It's certainly clear, simple, etc. It just happens not to be the simplest,
most coherent explanation *of certain real-world phenomena*. Why do you
think physicists changed course after 1901? Planned obsolescence?
: As a matter of fact, I think it's actually _true_. I've never read a
: convincing refutation of Classical Mechanics. Someone would have to
: disprove one or more of the axioms; or break the deductive chains.
: I don't think that's actually possible. Does anyone here think that
: geometry is _empirically decidable_? I.e. Euclid vs. Minkowski or
: Euclid vs. Riemann ? Do tell!!! >:-}
Oh. So if I understand you right, mere *empirical* evidence won't break
classical mechanics - you can always add enough epicycles to preserve a
classical *description* of the phenomena. There comes a time, though,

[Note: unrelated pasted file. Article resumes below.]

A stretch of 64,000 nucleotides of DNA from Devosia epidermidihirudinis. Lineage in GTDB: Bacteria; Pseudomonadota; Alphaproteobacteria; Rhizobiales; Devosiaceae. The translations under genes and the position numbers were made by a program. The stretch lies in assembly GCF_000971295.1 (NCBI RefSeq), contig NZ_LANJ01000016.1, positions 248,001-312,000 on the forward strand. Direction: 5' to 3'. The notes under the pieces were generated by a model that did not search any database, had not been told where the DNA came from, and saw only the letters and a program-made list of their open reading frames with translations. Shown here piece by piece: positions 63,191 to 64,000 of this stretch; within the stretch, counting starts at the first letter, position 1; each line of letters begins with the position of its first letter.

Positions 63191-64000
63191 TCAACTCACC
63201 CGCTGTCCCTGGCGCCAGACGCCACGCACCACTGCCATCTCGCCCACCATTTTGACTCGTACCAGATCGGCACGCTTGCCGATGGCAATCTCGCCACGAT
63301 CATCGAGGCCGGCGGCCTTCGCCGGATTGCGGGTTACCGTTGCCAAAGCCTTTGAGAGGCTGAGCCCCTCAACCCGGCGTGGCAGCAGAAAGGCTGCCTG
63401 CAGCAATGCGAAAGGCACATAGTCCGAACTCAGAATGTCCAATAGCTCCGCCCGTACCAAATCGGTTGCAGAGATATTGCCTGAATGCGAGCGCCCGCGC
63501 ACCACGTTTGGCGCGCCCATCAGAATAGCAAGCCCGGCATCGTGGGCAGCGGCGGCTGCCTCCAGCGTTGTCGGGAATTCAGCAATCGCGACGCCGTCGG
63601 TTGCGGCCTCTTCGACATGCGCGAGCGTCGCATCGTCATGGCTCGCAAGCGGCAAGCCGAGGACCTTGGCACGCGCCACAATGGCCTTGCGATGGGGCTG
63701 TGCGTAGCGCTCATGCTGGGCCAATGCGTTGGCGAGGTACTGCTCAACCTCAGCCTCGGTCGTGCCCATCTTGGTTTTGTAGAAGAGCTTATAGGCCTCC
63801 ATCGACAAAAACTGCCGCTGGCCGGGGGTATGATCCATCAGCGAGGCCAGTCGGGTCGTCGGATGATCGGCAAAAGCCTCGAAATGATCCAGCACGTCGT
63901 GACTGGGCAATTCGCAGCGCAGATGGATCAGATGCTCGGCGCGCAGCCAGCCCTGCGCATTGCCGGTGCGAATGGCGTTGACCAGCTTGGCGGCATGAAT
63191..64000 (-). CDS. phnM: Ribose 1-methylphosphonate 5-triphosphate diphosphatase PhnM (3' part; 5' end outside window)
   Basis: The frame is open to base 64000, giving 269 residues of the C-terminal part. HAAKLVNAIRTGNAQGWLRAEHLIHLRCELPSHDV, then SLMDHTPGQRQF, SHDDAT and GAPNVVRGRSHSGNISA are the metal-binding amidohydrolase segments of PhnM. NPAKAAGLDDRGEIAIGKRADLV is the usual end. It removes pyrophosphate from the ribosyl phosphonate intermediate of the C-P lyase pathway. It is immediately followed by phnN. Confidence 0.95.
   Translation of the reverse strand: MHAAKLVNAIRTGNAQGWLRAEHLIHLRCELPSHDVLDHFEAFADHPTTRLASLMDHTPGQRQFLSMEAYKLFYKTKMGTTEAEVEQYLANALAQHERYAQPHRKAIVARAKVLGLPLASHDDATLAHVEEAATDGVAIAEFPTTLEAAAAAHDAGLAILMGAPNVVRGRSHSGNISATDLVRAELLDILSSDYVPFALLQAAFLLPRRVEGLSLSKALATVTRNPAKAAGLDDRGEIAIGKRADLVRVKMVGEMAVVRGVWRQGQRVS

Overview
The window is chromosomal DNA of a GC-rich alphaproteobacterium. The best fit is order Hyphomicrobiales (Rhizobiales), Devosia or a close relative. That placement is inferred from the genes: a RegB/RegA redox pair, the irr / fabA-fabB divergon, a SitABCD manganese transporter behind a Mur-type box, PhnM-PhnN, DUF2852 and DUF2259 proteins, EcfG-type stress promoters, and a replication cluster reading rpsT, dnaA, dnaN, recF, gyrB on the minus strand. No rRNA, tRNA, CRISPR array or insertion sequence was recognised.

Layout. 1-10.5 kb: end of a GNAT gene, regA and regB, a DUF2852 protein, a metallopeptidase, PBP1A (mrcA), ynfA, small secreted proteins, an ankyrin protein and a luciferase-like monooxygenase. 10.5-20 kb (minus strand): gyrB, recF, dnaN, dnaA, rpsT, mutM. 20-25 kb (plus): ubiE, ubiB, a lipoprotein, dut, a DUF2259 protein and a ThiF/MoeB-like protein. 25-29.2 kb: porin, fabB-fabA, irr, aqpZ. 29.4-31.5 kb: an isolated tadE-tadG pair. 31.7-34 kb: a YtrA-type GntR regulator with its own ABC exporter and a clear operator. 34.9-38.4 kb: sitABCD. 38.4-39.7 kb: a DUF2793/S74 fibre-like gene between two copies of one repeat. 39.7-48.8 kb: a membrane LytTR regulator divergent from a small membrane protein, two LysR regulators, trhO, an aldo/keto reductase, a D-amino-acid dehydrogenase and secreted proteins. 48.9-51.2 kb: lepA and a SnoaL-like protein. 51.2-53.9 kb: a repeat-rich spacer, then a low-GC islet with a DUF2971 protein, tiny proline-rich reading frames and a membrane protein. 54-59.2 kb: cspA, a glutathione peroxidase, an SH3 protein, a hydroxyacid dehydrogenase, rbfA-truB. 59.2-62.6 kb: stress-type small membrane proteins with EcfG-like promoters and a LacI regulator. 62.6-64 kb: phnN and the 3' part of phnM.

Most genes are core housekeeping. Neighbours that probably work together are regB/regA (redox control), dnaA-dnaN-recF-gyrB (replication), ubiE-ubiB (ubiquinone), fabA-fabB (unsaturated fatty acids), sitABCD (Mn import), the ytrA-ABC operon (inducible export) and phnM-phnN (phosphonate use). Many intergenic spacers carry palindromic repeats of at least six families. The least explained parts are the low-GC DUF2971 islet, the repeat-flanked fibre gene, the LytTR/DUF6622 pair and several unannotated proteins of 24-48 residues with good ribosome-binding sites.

when folks get tired of piling epicycle on epicycle, and look for a
simpler formalism.
I've heard that Gauss went up three mountains and measured, as seen from
each, the angle between the other two; added up the angles and found that
space is locally flat to within the error in his procedure.
: Classical Mechanics is certainly exactly accurate to the present
: limits of measurement, AFAICS. It shows every prospect of extension
: without limit - it scales cleanly from cosmic down to the microworld.
?!
Anton Sherwood *\\* +1 415 267 0685 *\\* DASher@netcom.com